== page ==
Allan Ramsay, MD, Medical Director, Palliative Care Service, Answers Commonly Asked Questions
Before I became a palliative care physician I was a family doctor for 30 years. Family physicians care for people through the entire life cycle- birth to death. Now I focus on making the last phase of our lives as full and productive as it can be. In this role, I find that my relationships with my patients and their families are very different – but equally rewarding. As the medical director of the Fletcher Allen Palliative Care Service, I get many questions like the ones below. I hope you’ll take a moment to read these – and feel free to ask me any other questions you might have.
“I have congestive heart failure and my doctor suggested a palliative care consult. Why would I need that?”
Palliative care is a relatively new field of medicine. Palliative care specialists are trained to provide the best possible symptom relief for people with chronic or life- limiting conditions. The most common problems we manage include pain, shortness of breath, anxiety, confusion, or even constipation.
Another common reason for a palliative care consultation is to help people understand what might happen to them in the future. Most studies show that over 80% of people facing a life-limiting disease want “all possible information” about their prognosis. Being able to discuss this in a way that is hopeful and focuses on a person’s goals is a special skill of palliative care consultants.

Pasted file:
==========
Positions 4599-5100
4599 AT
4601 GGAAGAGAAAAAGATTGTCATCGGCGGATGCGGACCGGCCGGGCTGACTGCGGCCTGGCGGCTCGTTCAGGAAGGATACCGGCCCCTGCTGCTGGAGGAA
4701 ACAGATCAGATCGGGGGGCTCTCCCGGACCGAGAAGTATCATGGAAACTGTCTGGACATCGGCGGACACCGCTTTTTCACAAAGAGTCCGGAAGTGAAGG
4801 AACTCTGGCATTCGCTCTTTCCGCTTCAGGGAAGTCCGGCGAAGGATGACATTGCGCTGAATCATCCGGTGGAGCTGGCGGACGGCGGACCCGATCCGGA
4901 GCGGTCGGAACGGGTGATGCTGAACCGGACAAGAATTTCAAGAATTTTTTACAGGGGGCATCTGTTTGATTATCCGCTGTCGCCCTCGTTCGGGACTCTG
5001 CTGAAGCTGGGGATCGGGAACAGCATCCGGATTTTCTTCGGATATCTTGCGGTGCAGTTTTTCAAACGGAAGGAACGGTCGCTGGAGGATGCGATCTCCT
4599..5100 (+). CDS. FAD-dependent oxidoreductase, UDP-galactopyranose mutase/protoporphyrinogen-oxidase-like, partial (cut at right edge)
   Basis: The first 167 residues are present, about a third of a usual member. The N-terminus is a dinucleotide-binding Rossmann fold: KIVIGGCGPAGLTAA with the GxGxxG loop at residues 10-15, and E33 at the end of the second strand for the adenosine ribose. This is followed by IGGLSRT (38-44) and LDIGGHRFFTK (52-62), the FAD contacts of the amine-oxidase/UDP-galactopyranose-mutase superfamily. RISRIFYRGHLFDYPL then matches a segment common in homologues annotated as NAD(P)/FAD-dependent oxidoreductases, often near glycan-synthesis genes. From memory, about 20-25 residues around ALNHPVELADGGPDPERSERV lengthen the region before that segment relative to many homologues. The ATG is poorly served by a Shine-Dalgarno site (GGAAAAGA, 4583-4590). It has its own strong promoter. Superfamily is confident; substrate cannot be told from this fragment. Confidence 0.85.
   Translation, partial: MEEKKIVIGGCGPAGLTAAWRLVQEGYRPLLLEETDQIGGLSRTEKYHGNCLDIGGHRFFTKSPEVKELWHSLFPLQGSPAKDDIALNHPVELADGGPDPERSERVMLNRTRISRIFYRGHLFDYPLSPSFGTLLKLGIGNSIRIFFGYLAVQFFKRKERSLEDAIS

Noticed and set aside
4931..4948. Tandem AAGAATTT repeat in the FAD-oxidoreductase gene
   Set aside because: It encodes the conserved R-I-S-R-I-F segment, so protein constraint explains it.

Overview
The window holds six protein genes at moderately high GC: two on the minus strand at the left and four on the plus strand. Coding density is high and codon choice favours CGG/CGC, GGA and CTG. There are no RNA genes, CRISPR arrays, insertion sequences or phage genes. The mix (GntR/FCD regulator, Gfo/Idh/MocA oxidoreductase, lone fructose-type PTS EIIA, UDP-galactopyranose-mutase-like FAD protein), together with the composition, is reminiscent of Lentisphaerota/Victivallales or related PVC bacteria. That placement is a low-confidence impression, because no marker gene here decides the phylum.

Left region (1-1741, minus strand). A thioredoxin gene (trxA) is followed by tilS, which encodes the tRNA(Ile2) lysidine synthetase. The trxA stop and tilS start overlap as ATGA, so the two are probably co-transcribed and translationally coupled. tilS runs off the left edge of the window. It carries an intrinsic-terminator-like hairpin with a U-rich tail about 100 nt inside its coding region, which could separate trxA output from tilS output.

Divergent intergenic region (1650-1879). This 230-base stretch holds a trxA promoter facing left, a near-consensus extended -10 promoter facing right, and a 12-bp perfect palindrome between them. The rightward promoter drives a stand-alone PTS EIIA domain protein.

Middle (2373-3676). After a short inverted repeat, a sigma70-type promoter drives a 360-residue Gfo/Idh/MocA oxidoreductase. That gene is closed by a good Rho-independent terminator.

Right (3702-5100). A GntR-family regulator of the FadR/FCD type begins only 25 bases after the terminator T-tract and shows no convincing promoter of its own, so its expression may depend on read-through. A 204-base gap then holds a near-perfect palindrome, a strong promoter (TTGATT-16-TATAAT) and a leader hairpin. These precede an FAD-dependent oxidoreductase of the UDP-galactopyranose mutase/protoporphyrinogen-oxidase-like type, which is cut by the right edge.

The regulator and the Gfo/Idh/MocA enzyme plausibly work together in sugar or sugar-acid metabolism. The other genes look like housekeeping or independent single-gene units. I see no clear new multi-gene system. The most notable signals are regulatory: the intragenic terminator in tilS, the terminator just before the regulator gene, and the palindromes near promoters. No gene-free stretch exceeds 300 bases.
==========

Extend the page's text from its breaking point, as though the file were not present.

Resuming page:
Fletcher Allen has had palliative care specialists since 1998 and the Palliative Care Service has grown significantly in the past two years. Palliative care consultations are provided at Fletcher Allen by board certified physicians or advanced practice nurses.
“My family said palliative care is just like hospice, I am not ready for hospice yet.”
While there are similarities between palliative care and hospice, they are not the same. Both provide expertise in controlling symptoms, and both believe in the importance of making every day of remaining life as good as it can be. In addition, they both share the philosophy that a person’s values should determine what medical care he or she receives.
But there are significant differences. Enrollment in hospice generally requires that the person’s estimated life expectancy is six months. In palliative care, there is no specific prognosis or life expectancy. Determining an exact prognosis in a condition like congestive heart failure is difficult because there are so many treatments that can prolong a person’s life.
Many people are afraid of the term hospice. They think it means the end is near. This is not true. Medicare studies have found that people with congestive heart failure who enroll in hospice care live longer than those who don’t. Improving the quality of our lives makes us live longer – whatever health problems we are facing!
Palliative care is available to anyone at Fletcher Allen and is provided by the Visiting Nurse Association when a person goes home. Vermont is fortunate to have the best palliative care availability of any state. One hundred percent of Vermont hospitals (larger than 50 beds) have a palliative care program.
“You talk about a person’s goals and values. I have an advance directive, won’t that tell my other doctors what I do and don’t want?”
Advance directives have been available since the mid-nineties. Only a small percentage of people have completed their advance directives and they are rarely updated. The interventions for keeping people alive have changed dramatically over the past fifteen years. Many of these are burdensome and only keep people alive; they do not restore meaningful life. Palliative care is the specialty in the hospital that tries to understand the whole person – their medical condition, their family, their spirituality, and most importantly, their values. When that is done well, complicated decisions about life-supporting therapies are made more effectively.
If you would like to learn more about the Palliative Care Service at Fletcher Allen go to the following site:
Read more about palliative care, including the following: